Massacre Rocks State Park is one of the Historical Areas operated by the State of Idaho to remind visitors of the march of history through the state. Ten miles west of American Falls on I-86, take exit 28 and follow the signs. The park has stories to tell which date back to times best described in geologic terms. A study of history indicates the park’s ominous name isn’t supported by actual events. Devils Gate Pass gets undeserved credit as the scene of a wagon train ambush by natives. It’s easy to see why the travelers feared an ambush at the narrow passage that is all that’s left of an extinct volcano. But on August 9 and 10, 1862 it was an area east of Devils Gate, and even east of the park, which saw a series of skirmishes involving four wagon trains. When it was over 10 pioneers and an unknown number of natives were dead and the area acquired it’s undeserved name. Actually settlers and the natives made use of the area for generations because the Snake River is accessible and relatively gentle in this part of its run, and the violent episodes were the exception, not the rule.
Lodging at the park offers Cabins and a 50 unit campground with water and electrical hookups for RV’s, and a large overflow parking area for the more self sufficient. You’ll also find rest rooms with hot showers, a picnic area, a boat launch, and a visitor center which provides advice and maps. Between Memorial Day and Labor Day the park staff offers campfire programs scheduled to allow you to enjoy the park’s spectacular sunsets.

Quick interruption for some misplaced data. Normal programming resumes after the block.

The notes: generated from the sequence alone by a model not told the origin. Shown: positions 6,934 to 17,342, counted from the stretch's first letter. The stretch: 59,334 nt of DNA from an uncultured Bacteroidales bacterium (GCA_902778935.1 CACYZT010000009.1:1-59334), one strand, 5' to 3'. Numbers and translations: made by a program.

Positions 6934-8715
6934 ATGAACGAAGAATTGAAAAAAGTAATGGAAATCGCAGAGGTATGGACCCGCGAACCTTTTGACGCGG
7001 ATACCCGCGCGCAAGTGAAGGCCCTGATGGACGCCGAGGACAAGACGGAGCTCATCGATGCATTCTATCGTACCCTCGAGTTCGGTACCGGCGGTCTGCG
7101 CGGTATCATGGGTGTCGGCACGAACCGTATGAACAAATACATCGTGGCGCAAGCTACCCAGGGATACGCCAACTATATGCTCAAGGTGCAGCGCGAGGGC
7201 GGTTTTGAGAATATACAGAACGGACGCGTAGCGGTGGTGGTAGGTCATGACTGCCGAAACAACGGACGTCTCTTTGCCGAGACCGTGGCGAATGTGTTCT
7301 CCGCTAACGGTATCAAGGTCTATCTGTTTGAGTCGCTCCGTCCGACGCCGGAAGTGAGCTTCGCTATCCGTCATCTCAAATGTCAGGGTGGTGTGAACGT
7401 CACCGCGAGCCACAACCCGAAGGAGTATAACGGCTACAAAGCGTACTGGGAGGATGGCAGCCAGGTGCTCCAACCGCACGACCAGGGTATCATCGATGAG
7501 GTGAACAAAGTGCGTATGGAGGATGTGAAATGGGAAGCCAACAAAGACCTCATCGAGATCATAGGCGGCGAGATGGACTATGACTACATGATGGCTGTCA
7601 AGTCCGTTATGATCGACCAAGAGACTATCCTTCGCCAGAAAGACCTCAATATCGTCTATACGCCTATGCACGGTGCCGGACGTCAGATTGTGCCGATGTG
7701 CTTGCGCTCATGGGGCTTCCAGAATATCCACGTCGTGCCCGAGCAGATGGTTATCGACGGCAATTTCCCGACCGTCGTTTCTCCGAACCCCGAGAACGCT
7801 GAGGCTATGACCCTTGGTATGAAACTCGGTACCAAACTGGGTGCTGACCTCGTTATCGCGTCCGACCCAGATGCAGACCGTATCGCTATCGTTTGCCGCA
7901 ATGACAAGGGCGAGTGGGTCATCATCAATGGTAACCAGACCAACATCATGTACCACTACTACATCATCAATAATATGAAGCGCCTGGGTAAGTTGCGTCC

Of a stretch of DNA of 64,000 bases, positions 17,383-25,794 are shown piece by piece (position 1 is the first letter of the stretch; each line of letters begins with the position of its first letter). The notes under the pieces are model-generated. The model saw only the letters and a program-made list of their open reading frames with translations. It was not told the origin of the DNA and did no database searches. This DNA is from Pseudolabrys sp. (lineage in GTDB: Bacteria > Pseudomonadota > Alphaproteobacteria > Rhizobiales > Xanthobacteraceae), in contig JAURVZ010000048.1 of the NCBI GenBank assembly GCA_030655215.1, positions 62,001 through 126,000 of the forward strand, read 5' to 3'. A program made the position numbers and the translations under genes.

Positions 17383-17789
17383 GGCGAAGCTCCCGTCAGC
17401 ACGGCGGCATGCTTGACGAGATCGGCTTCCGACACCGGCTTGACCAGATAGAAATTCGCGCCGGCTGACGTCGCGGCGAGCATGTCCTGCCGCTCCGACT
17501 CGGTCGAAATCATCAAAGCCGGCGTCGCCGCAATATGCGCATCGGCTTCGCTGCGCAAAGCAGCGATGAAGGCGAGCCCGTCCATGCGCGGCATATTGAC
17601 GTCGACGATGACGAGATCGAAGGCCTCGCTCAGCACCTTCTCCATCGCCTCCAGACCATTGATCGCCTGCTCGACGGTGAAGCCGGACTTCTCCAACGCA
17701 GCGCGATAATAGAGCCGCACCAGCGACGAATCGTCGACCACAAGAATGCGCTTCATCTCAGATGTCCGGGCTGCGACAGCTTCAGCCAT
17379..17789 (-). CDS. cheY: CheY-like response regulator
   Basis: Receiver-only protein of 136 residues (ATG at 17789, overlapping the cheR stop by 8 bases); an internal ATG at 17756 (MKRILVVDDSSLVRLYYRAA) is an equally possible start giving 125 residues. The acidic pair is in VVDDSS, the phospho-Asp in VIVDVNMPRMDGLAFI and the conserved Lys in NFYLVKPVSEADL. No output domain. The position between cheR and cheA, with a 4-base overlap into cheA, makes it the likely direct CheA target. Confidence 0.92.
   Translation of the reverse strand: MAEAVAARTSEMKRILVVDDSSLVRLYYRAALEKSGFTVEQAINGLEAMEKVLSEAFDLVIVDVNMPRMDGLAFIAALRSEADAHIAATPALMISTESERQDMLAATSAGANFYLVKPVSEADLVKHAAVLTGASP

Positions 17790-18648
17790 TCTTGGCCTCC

Massacre Rocks State Park Visitor’s Center is one of the historic areas operated by the State of Idaho to remind visitors of the march of history through the state. The park has stories to tell which date back to times best described in geologic terms. View our ArcGis Interactive Trail Map.
If high desert flora and fauna attract you, you’ll love Massacre Rocks State Park. The park contains about 300 species of plants, and bird watchers have reported over 200 species of birds. If you are looking for the birds not usually seen back home keep an eye out for whistling swans, bald eagles, pelicans and blue herons, all of which are commonly seen.
Melon Gravel is scattered through the Park. These are remnants of the fury of nature. Until 14,500 years ago, a blink of the geologic eye, most of Utah and parts of Nevada were under the waters of Lake Bonneville. When the natural dam could no longer contain the waters the torrent emptied almost the entire lake in a matter of months. At one point the flow of water was four times that of the Amazon and the boulders you see today were ripped from mountainsides, smoothed by the flow and rolled in the flow for hundreds of miles to where you see them resting today.